My 15-month-old is muddling his way through the first of what I imagine will be many colds in this first year of three-day-a-week morning daycare. All he gets as help from me is a little sympathy, some occasional saline spray to the nostrils to help flush the gunk out, and as much fluid as he’ll put down. No Dimetapp, No Pediacare for Owen. I’m wary of medicine that’s not absolutely necessary anyway, especially for young kids. And now, when it comes to cold remedies anyway, pediatricians, the FDA and the drug industry itself are suggesting that avoiding over-the-counter drugs altogether is probably the best plan of attack as we help our under-4-year-olds battle colds.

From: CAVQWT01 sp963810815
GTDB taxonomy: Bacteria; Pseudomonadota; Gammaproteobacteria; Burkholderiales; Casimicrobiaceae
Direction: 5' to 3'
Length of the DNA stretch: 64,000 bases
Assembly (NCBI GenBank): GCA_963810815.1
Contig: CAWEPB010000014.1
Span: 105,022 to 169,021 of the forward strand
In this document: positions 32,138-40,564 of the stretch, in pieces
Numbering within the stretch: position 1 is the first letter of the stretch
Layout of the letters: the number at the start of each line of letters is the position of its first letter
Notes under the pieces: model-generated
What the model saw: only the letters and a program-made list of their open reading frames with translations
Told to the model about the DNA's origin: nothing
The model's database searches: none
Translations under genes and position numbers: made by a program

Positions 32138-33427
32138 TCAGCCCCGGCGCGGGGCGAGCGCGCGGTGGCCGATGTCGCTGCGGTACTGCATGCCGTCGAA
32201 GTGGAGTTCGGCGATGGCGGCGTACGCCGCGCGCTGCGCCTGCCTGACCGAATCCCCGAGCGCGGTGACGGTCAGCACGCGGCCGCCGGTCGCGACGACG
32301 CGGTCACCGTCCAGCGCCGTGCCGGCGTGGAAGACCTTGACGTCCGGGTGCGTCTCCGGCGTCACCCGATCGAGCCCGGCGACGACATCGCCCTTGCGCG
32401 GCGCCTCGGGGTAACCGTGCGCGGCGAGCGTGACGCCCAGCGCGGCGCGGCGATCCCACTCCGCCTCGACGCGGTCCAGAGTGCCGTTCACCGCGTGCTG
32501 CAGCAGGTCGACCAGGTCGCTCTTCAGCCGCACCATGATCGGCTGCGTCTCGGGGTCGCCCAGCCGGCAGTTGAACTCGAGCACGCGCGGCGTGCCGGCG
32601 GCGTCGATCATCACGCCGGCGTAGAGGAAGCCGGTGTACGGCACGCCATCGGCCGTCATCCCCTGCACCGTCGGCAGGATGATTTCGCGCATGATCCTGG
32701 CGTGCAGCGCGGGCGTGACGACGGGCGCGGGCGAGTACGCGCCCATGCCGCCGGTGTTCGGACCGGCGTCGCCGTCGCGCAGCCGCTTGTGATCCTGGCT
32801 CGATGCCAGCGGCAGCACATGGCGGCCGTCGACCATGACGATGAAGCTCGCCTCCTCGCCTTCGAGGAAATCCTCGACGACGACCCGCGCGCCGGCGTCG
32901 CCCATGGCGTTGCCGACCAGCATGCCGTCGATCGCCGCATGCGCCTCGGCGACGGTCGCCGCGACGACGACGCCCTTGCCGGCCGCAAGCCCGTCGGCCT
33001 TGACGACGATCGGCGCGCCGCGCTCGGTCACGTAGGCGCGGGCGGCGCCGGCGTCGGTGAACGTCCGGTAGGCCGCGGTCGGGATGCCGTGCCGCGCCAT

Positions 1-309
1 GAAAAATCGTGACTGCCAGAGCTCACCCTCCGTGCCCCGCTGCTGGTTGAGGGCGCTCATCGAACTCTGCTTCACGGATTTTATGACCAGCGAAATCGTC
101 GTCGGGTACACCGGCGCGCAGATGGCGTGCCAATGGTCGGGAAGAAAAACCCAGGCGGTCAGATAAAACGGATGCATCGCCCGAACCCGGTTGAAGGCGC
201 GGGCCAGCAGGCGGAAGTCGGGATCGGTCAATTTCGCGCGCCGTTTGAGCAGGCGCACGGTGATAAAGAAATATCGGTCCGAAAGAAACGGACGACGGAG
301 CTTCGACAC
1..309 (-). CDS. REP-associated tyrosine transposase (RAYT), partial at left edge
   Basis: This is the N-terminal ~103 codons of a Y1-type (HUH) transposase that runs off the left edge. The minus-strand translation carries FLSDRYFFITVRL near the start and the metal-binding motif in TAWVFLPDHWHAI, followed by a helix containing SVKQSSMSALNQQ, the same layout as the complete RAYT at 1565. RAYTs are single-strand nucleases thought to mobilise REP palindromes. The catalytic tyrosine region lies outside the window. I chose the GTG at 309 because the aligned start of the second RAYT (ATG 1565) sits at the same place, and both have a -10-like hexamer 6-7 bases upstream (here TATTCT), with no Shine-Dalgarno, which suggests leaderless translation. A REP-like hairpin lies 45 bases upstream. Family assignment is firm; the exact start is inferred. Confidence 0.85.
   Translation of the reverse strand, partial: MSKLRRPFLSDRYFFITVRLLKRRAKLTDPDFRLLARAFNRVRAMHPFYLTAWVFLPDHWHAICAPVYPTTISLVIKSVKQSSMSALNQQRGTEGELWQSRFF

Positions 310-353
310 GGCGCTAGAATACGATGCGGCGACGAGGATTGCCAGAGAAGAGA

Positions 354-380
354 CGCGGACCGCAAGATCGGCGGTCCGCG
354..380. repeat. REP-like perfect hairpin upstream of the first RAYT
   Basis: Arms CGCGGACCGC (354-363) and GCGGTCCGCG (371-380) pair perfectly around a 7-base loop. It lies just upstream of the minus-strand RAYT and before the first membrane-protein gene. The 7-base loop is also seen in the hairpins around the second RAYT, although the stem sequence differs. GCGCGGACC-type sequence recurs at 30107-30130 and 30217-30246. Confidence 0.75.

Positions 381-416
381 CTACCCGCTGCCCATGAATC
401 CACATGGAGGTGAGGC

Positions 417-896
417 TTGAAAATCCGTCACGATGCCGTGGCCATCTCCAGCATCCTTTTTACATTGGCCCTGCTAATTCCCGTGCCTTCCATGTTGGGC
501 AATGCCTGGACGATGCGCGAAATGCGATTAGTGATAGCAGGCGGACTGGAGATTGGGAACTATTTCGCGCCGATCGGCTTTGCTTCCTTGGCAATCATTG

In case you missed it, an Associated Press story in today’s Ledger-Enquirer reports about the decision by companies that make over-the-counter cold remedies to recommend against using those products in kids under 4. Pediatricians have supported a ban for children under 6, the story says. As one doctor explains, “There is no evidence that these products work in kids, and there is definitely evidence of serious side effects.” Read the full story here.
As a side note: We have occasionally used a children’s decongestant when Will has had a cold and we’re heading somewhere on an airplane – to keep his sinuses clear enough to avoid the excruciating pain of air pressure changes with congestion. I learned that lesson in college when I perforated an ear drum while flying with a cold.